Sony Interactive Entertainment (SIE) has launched PlayStation Productions to transform the company’s 100+ video games into film and television projects. The production company, headed by Asad Qizilbash, is at work on its first projects on Sony Pictures’ Culver City lot. SIE Worldwide Studios chair Shawn Layden, who also oversees the new production company, noted that, with 25 years developing games, the company believes “now is a good time to look at other media opportunities across streaming or film or television.”
The Hollywood Reporter, in an exclusive, notes that the original content library includes “adventure to sci-fi to action to mystery to horror.” “Instead of licensing our IP out to studios, we felt the better approach was for us to develop and produce for ourselves,” said Qizilbash. “One, because we’re more familiar, but also because we know what the PlayStation community loves.”
Unlike Activision Blizzard and Ubisoft, both of which have film/TV units, PlayStation Productions has a much deeper catalog as well as Sony Pictures as a distribution arm. PlayStation Productions will also produce its projects in-house.
“For the last year and a half, two years, we’ve spent time trying to understand the industry, talking to writers, directors, producers,” said Qizilbash. “We talked to [film producer] Lorenzo di Bonaventura and Kevin Feige to really get an understanding of the industry.” Layden added that they also examined what Marvel has done to turn comic books into “the biggest thing in the film world.”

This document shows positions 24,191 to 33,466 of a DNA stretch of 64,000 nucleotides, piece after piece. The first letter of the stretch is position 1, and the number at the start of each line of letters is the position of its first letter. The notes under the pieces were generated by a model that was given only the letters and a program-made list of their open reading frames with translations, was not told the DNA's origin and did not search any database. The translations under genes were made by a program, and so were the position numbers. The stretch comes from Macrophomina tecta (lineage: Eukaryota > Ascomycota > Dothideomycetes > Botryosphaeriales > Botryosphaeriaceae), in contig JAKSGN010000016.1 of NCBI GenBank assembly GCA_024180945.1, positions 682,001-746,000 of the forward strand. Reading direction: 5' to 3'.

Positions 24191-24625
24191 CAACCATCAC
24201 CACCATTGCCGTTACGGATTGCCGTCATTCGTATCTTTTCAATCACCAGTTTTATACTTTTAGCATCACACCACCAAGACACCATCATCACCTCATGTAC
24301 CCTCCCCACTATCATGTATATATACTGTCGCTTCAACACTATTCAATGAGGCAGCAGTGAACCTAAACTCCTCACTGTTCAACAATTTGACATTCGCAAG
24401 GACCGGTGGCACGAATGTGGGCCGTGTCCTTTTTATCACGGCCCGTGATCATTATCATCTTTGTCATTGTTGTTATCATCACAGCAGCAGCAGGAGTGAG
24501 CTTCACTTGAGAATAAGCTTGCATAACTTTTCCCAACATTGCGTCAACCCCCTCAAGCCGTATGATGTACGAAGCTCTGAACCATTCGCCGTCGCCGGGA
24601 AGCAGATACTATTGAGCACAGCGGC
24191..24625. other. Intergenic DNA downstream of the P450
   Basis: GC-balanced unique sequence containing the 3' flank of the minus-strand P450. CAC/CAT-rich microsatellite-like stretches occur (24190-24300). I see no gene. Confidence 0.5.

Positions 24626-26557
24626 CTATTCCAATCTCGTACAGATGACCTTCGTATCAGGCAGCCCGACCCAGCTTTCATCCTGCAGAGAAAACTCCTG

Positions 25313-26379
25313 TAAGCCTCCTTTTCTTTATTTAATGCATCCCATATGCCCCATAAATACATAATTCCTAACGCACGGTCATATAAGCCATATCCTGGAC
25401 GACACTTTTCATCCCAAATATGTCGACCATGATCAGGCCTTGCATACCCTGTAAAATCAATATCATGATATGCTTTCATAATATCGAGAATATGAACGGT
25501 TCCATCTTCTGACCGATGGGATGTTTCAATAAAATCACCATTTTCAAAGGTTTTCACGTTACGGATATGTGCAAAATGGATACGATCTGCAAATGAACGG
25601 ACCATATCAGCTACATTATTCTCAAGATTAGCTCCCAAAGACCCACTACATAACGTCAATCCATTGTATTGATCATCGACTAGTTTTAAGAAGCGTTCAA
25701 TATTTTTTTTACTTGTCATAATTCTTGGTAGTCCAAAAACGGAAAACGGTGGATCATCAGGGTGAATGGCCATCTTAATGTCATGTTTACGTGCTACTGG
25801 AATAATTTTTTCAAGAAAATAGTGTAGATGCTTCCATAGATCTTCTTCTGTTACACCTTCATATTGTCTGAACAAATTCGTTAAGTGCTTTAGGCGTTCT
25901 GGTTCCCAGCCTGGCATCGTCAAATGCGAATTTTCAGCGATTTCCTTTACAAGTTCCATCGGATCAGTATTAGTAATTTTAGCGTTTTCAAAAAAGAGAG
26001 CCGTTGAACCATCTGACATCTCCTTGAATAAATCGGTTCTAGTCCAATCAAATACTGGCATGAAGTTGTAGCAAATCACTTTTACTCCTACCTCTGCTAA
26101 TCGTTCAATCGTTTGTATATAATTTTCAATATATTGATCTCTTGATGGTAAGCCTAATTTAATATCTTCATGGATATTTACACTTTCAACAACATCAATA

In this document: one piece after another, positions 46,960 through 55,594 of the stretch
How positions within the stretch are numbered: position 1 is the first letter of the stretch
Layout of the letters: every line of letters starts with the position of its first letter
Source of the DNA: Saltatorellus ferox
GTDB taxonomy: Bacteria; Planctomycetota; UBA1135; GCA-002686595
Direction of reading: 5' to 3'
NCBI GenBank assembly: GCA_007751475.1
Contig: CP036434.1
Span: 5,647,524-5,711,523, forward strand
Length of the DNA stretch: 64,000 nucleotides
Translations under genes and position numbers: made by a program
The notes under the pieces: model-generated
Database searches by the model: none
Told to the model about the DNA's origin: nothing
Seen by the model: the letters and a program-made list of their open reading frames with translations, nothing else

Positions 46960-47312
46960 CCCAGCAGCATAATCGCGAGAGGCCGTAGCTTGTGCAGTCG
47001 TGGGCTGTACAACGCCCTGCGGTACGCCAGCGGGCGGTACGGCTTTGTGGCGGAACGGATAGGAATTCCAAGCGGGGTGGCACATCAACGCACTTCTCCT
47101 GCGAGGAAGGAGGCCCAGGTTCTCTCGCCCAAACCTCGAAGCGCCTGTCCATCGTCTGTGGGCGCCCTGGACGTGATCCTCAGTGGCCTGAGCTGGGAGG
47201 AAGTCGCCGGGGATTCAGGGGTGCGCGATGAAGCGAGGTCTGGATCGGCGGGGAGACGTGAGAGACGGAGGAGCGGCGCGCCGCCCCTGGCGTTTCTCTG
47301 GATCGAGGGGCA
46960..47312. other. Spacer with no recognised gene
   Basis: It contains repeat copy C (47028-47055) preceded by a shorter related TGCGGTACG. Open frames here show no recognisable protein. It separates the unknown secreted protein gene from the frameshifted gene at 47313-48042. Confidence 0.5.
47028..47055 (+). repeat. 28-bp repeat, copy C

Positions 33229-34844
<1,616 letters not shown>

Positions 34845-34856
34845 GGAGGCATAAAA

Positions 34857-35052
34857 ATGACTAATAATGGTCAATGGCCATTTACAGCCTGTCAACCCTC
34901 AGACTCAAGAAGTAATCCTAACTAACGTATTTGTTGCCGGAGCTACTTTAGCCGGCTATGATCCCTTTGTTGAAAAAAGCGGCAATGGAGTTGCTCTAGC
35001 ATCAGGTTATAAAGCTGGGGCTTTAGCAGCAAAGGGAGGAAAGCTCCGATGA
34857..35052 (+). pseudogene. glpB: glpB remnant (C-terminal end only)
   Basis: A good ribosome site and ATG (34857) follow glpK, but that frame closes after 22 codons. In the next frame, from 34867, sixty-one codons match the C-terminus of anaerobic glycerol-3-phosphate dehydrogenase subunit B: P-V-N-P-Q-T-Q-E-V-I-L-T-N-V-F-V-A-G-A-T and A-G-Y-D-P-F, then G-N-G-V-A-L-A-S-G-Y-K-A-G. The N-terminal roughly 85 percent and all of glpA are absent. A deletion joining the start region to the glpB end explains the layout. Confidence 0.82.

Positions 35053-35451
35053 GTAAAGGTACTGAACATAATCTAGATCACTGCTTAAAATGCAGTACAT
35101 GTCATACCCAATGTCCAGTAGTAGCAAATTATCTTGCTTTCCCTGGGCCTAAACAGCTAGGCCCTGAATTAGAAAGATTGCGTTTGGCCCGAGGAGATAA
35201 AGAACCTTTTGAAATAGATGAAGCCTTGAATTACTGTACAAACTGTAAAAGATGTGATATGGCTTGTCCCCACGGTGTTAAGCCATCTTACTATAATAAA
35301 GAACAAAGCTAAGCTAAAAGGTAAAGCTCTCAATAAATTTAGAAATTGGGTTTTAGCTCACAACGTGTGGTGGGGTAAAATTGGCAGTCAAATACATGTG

“It would be a lofty goal to say we’re following in their footsteps, but certainly we’re taking inspiration from that,” said Layden. Although film adaptations of games haven’t always worked well, Hollywood is friendlier to the concept of adapting games largely because today’s directors and producers play them.
“The real challenge is, how do you take 80 hours of gameplay and make it into a movie?” asked Layden. “The answer is, you don’t. What you do is you take that ethos you write from there specifically for the film audience.” The story, said Qizilbash, will determine whether a game title is adapted for film or TV.
One big goal, said Layden, is to “create an opportunity for fans of our games to have more touch points with our franchises,” noting that fans sometimes have to wait three or four years for a game sequel. “We want to give them places they can go and still have more of that experience and see the characters they love evolve in different ways.”
Both also feel strongly about holding on to creative control over the company’s IP. “We created this entity to manage and control the process of getting the right director, the right actors, the right screenwriter,” said Qizilbash.
Layden agreed, noting that his goal is, “to be the first gaming entity to do something lasting and meaningful in a completely different medium.” Layden reported that there is no pressure to produce a certain number of titles each year. “We don’t have to rush to market,” he said. “The company has been very accommodating to our ambition around this, to grow this in a measured, thoughtful way.”
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